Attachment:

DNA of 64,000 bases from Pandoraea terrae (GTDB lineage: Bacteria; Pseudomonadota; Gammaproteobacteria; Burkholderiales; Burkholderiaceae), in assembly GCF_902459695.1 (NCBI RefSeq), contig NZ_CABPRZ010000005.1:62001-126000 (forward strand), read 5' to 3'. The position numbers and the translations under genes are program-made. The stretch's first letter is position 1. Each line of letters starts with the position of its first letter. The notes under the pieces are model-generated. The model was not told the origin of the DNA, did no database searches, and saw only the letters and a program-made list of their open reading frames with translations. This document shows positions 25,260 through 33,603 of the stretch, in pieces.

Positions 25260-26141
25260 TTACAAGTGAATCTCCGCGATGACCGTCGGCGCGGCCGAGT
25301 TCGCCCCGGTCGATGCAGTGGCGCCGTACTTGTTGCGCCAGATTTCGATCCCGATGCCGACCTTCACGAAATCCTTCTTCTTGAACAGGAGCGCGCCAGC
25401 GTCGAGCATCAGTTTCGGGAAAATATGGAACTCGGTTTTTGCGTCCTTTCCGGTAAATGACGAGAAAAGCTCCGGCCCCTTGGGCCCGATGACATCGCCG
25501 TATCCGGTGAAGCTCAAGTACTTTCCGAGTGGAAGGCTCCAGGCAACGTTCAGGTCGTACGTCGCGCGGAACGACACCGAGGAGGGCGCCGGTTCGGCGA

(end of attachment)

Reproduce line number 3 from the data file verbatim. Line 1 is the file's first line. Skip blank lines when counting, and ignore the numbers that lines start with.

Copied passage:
25260 TTACAAGTGAATCTCCGCGATGACCGTCGGCGCGGCCGAGT